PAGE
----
For the six decades of their marriage, Phyllis Z. and Fenmore R. Seton were devoted philanthropists, endowing funds and awards and giving regularly to numerous causes in their beloved Greater New Haven Area and beyond.
The couple took great pride in jointly earning the Yale Medal for outstanding service to the university, the Seal of the City Award from the New Haven Historical Society, and the Connecticut Philanthropist of the Year Award from the National Society of Fundraising Executives.
Fen Seton died in 2003, and when Phyllis Seton died this past August, only one month shy of her 99th birthday, Women’s Health Research at Yale received a significant bequest as directed in her will.
“She was so proud of my involvement with WHRY,” said Dinny Wakerley, Phyllis and Fen’s daughter and a member of the center’s Advisory Council. “She knew it was a wonderful organization doing crucially important work for the health of women.”
Phyllis Seton’s thoughtful bequest became a grateful addition to WHRY’s Legacy Society, a special designation for planned gifts that will provide lasting support for our mission to improve the health of women. Such commitments are needed to ensure that we continue to generate new research findings on women’s health and sex-and-gender differences that can be translated into practical improvements for the benefit of everyone.
Rosemary Hudson, one of Women’s Health Research at Yale’s first benefactors, began the Legacy Society in 1999 by naming WHRY in a charitable remainder trust, a financial instrument that allows individuals to receive an annuity until the end of the term, when all or a portion of the remaining funds will come to WHRY. In August, Daphne Foreman also joined the Legacy Society by naming WHRY as a beneficiary of her life insurance policy.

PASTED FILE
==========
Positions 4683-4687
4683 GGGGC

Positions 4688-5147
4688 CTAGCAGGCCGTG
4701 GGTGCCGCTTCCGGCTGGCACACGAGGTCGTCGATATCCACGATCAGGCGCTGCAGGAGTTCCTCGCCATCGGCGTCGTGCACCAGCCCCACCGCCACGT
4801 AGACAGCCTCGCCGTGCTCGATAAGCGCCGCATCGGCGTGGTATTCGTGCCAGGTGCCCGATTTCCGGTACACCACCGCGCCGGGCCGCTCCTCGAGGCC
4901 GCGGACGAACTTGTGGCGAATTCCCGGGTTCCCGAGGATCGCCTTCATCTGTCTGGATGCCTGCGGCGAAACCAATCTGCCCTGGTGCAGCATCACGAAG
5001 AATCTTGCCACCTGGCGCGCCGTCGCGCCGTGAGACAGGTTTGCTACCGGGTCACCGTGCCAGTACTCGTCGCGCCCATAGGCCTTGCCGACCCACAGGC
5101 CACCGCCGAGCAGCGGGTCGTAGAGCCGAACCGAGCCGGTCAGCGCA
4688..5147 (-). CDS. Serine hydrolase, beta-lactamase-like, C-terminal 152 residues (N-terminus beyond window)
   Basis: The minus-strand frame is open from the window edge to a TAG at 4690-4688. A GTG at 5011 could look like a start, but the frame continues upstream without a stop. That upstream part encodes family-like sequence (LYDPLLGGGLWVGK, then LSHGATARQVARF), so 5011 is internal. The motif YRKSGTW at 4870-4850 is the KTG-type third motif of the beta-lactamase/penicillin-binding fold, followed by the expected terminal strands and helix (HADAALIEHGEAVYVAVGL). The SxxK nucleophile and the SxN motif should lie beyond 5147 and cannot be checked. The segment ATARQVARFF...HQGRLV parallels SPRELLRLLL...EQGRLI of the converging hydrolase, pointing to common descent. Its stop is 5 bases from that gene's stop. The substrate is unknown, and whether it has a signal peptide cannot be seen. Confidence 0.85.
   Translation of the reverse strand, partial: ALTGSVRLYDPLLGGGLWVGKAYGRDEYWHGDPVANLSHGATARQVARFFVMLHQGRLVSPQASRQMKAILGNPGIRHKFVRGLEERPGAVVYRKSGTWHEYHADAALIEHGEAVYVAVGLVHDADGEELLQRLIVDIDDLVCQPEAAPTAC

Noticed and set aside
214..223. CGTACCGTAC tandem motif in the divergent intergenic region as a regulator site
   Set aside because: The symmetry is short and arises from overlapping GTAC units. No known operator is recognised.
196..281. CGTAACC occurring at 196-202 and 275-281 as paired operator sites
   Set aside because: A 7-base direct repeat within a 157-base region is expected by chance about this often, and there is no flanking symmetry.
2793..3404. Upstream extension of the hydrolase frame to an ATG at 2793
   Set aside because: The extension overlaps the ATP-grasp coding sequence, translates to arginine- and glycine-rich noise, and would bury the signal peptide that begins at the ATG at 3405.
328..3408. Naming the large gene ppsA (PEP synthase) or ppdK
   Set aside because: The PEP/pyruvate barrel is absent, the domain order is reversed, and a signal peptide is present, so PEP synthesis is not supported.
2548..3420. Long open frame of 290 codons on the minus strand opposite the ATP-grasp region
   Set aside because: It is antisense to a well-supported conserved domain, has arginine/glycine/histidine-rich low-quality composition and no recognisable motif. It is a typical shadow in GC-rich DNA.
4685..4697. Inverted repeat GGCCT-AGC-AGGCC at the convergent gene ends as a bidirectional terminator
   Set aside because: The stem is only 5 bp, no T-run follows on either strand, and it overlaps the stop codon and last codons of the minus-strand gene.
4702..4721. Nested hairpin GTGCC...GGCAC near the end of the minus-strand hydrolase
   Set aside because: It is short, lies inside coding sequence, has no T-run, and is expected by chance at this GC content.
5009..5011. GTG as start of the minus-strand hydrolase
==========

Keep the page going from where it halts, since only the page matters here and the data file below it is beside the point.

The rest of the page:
“We are tremendously grateful for these generous and thoughtful gifts from Rosemary, Phyllis, and Daphne,” said WHRY Director Carolyn M. Mazure, Ph.D. “The future of our center and the health of women rely on making a lasting impact that benefits everyone.”
Such planned giving can increase a donor’s income to keep pace with inflation, avoid upfront capital gains taxes, and reduce estate tax liability.
Dinny Wakerley said her mother would be thrilled and honored by her inclusion in the Legacy Society.
“She was certainly not looking for any recognition,” Wakerley said. “But if she could encourage others to do something similar, that would really please her.”
Daphne Foreman designated her gift to WHRY in memory of her mother, Hilda Foreman, who died at the age of 78, one week after being diagnosed with congestive heart failure.
“She had a variety of conditions that caused this to be missed,” Foreman said. “My mother’s experience alerted me to how much we need to do to improve the medical care of women.”
Foreman, who earned master’s degrees from Yale School of Music (’83) and Yale School of Management (’89), had attended several of WHRY’s events in New York and decided to make the most out of a whole life insurance policy she owns.
“I give small gifts to causes that I care about, but I have not been in a financial position to give a gift of any major substance,” Foreman said. “I think it’s cool that now I’m a philanthropist.”
Just as she was inspired by her mother’s lifetime of giving, Foreman hopes to inspire others who may have limited means to consider naming WHRY as a beneficiary of an insurance policy or the remainder of a retirement fund.
“This is exciting,” she said. “With this designation, I can make a real difference.”